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One function that makes the Internet of Things the Internet of Things is remote control of devices, being able to trigger action from a remote location. This is otherwise known as remote configuration. Whether it’s a home, an office, or an industrial site, connected devices rely on some form of automation through sensors or machines and need a mechanism to control their operation remotely.
In this blog post, we’ll build and demonstrate a simple remote configuration application, controlling a device from a web browser. We will build a small IoT simulation using Raspberry Pi and showcase the most common operation, switching on and off a remote device (in this case, Raspberry Pi LEDs).
Though this tutorial is simple, the core design pattern can be extended to large scale implementations, where you can trigger multiple devices simultaneously.
For this demonstration, we will use the following hardware:
We will use the following sdks and tools
We will create two subsystems. One will be the controller, a basic web application in the form of a web page which can display the current status of device and send control messages to it, and the second one is the actual device simulated as an LED, and controlled via Raspberry Pi.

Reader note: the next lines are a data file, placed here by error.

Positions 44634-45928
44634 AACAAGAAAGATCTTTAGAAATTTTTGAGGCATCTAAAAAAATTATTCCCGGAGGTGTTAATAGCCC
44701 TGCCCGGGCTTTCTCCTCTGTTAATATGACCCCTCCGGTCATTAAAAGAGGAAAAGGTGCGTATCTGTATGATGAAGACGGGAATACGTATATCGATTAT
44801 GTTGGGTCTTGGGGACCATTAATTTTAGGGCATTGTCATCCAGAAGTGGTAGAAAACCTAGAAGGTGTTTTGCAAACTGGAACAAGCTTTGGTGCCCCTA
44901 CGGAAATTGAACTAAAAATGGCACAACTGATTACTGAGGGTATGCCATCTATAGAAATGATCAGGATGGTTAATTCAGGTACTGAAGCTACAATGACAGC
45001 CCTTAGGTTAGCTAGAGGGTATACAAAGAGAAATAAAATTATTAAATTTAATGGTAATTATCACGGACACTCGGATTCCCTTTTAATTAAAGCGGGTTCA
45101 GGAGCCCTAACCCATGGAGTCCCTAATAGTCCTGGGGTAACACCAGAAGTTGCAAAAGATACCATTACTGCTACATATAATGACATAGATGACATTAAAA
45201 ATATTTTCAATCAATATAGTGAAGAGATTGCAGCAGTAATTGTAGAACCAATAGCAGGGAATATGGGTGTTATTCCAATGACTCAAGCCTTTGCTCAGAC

The web interface will look something like this:
This is a very simple web page with a visual indicator for the device and a button to toggle the on/off state of LED.
When the TOGGLE button is clicked, the webpage sends a Toggle request message to the device via ‘gpio-raspberry-control’ channel.
On receiving the toggle request, the Raspberry Pi toggles the state of the LED and sends a response back to the web page with the current state. Web page updates the visual indicator for the LED based on the received state information.
Here is the schematic for the raspberry Pi connections to be used in this application.
We are going to use the Raspberry Pi GPIO Python library to send the control messages to Raspberry Pi GPIO ports. This library works well with the python environment available by default with Raspbian OS.
The python code for driving the LED is executed as part of the PubNub callback on ‘gpio-raspberry-control’ channel
When a toggle request is received, the application checks the current state of the GPIO driving pin of the LED, toggles its state and then sends the new state back to the web application as a response message.
The exchange of messages between the web application and Raspberry Pi can be visualized as follows.
And here is how the entire system works:
This demonstration can be generalized as application layer service which sits on the top of an IoT stack. PubNub’s APIs can provide the middleware to manage the communication primitives of an IoT stack, while various such applications can be deployed on top to monitor & control the devices and visualize and analyze the data generated from them.
We’ve got you covered when it comes to embedded board remote configuration. Check out our big lot of tutorials around Raspberry Pi, Arduino, Texas Instruments, Atmel, and more!
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